HAVING premiered as a work in progress at Docs Ireland 2021, the final version of a new film about the life and work of late West Belfast priest Father Des Wilson will have its world premiere at the Galway Film Fleadh tomorrow night.
Directed by Belfast filmmaker Vincent Kinnaird and with narration by Stephen Rea, Fr Des – The Way He Saw It will be screened at the Pálás Cinema in Galway on July 7 at 8pm, followed by a Q&A with the director and the guests.
Affectionately known to many as “the people’s priest,” Father Des was driven by his faith and a socialist, humanitarian outlook, spending his life helping those in need even as the troubles erupted.
In the midst of civil strife, he followed the example set by Jesus in caring for the oppressed. Although ostracized by the Church hierarchy for a period due to some of his activities, he continued to work for justice and against inequality until the end of his life in November 2019.
The film’s narrative is told primarily in Father Des’ own words, with contributions from Stephen Rea. The Oscar-nominated actor was a huge supporter of Des and was involved in a number of his community theater productions over the years.
“Des was not afraid to point out that the authorities had a definite policy of segregating people as a key part of their system, and that the mythology of the two tribes – Catholics and Protestants as enemies – was a way practice of keeping people in their place and keeping control of political borders”, explains Vincent Kinnaird.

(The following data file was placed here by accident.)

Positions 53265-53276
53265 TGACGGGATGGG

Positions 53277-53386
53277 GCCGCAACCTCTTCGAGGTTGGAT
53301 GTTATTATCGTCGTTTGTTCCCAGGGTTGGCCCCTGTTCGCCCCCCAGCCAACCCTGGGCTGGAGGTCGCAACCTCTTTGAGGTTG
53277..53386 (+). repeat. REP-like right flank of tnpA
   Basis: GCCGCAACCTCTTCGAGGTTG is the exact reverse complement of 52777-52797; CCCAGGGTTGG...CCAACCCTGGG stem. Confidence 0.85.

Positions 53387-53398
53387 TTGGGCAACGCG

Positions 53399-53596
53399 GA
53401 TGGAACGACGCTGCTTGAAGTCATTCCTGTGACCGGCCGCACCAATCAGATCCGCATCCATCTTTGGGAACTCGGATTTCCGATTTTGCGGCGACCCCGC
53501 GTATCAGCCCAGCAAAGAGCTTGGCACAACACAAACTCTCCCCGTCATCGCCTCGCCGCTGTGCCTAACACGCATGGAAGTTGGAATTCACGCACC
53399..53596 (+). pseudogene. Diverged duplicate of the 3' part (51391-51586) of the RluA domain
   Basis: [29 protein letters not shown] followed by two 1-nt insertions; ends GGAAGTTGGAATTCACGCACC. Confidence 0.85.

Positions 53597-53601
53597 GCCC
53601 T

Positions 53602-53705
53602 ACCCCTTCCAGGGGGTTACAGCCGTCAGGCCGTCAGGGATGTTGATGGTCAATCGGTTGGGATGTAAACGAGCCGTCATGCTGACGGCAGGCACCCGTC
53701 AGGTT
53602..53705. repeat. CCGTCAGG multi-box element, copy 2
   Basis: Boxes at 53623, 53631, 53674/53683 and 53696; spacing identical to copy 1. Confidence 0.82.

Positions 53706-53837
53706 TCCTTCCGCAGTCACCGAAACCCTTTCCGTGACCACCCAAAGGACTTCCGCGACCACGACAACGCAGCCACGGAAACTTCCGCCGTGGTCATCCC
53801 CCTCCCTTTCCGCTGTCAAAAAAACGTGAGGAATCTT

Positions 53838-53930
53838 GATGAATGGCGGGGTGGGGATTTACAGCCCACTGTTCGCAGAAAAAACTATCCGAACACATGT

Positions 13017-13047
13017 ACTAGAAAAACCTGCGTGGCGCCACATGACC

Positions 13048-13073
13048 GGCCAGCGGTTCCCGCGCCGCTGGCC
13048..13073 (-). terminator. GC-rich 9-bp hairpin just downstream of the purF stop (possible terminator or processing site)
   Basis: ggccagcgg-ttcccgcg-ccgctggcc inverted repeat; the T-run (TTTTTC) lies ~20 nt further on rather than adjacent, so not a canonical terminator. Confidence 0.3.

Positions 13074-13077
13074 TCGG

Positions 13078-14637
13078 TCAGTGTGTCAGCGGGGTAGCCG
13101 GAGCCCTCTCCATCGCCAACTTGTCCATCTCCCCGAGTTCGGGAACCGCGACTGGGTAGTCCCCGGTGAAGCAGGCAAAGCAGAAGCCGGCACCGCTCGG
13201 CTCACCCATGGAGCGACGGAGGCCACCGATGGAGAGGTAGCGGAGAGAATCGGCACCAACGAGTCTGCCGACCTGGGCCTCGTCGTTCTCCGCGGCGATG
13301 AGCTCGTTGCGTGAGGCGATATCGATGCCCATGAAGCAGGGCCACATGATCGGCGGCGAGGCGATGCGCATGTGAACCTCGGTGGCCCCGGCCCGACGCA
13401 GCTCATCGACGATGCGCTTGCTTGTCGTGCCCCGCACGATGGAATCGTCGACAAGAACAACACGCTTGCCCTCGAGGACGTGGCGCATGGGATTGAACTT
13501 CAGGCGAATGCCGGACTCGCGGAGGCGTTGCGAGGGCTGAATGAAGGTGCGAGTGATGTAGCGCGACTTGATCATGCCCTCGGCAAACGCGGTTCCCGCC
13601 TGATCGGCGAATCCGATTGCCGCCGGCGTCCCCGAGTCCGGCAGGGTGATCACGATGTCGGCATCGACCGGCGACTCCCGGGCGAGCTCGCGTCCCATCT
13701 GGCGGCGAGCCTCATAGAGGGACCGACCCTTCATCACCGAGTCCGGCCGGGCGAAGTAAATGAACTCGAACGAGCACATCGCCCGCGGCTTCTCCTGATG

“For decades, Des has collected the opinions of, and maintained a dialogue with, Loyalist and Republican working class groups. Such communications between these groups have been stifled by the mainstream media in Ireland and Britain. But the links were there.”
The late Noelle Ryan, Frank Cahill and Father Brian Mullan, who were hugely important people in Father Des’ life, feature in the documentary through archival footage. Other contributors include the Reverend Brian Smeaton, a Church of Ireland minister on the Shankill Road in 1969, civil rights activist, MP and community activist Bernadette Devlin-McAliskey, and Ballymurphy resident Eilish Rooney, a leading figure in the Transitional Justice Institute at the University of Ulster and a key figure in the Springhill Community House founded by Father Des.
Kinnaird adds: “Des’ incisive, knowledgeable, philosophical, practical, pragmatic and humanitarian approach and perspective should be heard. For this reason, the film was made with many great filmmakers as collaborators in a collective effort. .
“Interviews and footage with Des in the documentary took place between 2011 and 2018 and form the film’s narrative, along with other footage and archival material collected during this time.”
:: Tickets are available at galwayfilmfleadh.com